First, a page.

Figure 2 shows the experimental setup. To simplify discussion while not losing generality, we assume the laser beam is polarized along y-axis. When the collimated laser beam passes through the LC cell, the beam is focused by a convex lens-1 to create interference. Afterwards, the beam is collimated again by a convex lens-2. The output beam is received by a CCD camera. At null voltage (V=0), the phase difference Δϕ between adjacent pixels is constant. As V increases, Δϕ decreases. When Δϕ=2mπ (m is an integer), the beam will not be disturbed by the LC cell. However, when Δϕ=(2m+1)π the Gaussian beam will have a maximum destructive interference at the focal point of Lens-1. In this case, the beam will have a maximum energy loss when detected by the CCD camera. Due to the interference, the beam is fanned out into multiple beams, as depicted in Fig. 2(b).
To prepare the LC cell shown in Fig. 1(a), we coated an ITO (indium tin oxide) glass substrate (2.5 cm×2.5 cm) surface with a thin polyimide layer and rubbed along x-axis. We then divided the LC layer into 4 domains. To generate the desired homogeneous alignment in four domains would require two rubbing processes. During first rubbing, we covered the two diagonal domains with a thin adhesive tape. The uncovered two domains were buffed along y-axis. After the first rubbing, we removed the protective tape and cleaned the substrate. Ideally the opposite ITO glass substrate should also have the same rubbing patterns as the first one in order to obtain homogeneous alignment. However, this process is rather complicated because it would require a precise alignment to match the domains. Here, we simplified the fabrication process by using homeotropic alignment on the opposite surface. This will result in a hybrid alignment, i.e., one surface is homogeneous and another is homeotropic. Because the LC directors of the neighboring domains are orthogonal and the symmetry of the system remains unchanged, this four-domain LC device is still polarization independent. Using homeotropic alignment on one surface eases the cell preparation, but the tuning range of the phase is reduced. The cell gap was controlled at d~13.5 µm. A nematic LC (from L-Display) with Δn=0.199 at λ=589 nm was injected to the empty cell. To achieve homeotropic alignment, we coated polyimide NS-1211 on an ITO glass surface. The polyimide was baked at 180°C for 1 hr without rubbing treatment. The 6-domain LC cell shown in Fig. 1(b) was also prepared by the similar process. The cell gap was measured to be ~17 µm.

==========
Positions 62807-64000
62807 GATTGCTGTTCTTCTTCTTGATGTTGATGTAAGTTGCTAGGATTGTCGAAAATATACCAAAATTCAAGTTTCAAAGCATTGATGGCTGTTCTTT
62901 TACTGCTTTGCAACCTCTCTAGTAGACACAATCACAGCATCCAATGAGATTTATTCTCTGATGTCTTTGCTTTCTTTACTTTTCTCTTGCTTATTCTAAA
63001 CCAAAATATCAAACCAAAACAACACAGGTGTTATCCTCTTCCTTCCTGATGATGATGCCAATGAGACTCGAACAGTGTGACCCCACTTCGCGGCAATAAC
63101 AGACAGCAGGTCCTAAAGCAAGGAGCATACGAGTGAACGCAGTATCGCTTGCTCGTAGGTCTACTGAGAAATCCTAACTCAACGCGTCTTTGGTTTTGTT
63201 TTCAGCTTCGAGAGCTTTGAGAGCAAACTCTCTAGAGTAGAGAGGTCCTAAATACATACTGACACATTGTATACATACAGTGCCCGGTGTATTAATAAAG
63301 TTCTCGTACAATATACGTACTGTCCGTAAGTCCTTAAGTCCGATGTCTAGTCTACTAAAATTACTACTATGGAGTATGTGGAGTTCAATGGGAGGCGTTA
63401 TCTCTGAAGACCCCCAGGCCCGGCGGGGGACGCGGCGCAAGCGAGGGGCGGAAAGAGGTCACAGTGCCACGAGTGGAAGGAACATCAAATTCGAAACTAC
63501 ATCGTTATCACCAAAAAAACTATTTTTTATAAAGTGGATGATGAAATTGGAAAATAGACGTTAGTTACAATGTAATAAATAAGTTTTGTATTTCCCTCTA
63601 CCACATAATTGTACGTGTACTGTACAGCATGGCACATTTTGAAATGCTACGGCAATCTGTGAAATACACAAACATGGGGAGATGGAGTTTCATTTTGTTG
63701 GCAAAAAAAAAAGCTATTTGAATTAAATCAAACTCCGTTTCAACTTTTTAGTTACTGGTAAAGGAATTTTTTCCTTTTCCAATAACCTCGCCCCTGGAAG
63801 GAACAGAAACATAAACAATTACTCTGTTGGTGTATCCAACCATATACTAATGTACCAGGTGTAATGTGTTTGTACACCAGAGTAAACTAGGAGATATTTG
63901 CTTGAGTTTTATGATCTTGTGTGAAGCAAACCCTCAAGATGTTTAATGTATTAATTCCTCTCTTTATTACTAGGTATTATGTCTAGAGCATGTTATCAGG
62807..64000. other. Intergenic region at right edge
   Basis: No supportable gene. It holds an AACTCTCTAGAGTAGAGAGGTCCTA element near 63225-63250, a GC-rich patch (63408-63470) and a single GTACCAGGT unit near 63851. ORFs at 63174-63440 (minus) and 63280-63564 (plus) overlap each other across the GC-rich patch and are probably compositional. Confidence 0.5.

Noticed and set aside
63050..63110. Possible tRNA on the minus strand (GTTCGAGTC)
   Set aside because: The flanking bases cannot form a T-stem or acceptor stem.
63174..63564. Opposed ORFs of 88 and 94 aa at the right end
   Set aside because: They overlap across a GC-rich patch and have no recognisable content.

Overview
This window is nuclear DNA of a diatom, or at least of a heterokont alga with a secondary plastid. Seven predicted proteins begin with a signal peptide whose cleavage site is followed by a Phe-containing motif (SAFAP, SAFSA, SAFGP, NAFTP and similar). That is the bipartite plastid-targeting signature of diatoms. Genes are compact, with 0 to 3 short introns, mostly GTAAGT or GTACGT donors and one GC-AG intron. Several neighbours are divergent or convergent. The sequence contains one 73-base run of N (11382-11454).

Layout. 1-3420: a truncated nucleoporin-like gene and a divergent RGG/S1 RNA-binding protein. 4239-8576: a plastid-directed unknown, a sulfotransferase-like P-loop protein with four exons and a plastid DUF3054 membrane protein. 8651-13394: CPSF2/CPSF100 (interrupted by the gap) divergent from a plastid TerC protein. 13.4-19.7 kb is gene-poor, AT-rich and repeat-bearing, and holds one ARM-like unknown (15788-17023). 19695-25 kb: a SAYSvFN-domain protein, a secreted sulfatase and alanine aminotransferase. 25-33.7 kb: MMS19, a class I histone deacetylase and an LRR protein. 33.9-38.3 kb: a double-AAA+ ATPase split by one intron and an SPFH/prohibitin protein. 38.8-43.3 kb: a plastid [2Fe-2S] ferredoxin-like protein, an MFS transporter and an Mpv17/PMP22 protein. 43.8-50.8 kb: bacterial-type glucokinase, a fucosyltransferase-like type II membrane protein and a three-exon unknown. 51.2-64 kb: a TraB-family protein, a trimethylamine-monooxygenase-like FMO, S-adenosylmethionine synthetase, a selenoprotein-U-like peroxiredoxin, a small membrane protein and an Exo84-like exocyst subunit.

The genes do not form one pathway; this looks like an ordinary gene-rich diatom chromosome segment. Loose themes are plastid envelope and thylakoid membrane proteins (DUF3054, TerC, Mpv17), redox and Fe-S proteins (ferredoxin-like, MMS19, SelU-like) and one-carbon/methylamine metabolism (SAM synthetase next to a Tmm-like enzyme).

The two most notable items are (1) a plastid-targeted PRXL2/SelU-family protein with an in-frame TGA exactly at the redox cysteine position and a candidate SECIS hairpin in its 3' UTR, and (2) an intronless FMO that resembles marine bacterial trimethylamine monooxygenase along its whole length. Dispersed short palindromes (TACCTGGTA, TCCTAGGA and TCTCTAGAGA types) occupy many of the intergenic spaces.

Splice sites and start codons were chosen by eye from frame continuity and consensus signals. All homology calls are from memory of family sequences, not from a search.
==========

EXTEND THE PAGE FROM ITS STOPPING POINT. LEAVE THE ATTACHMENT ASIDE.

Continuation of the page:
3. Results and discussion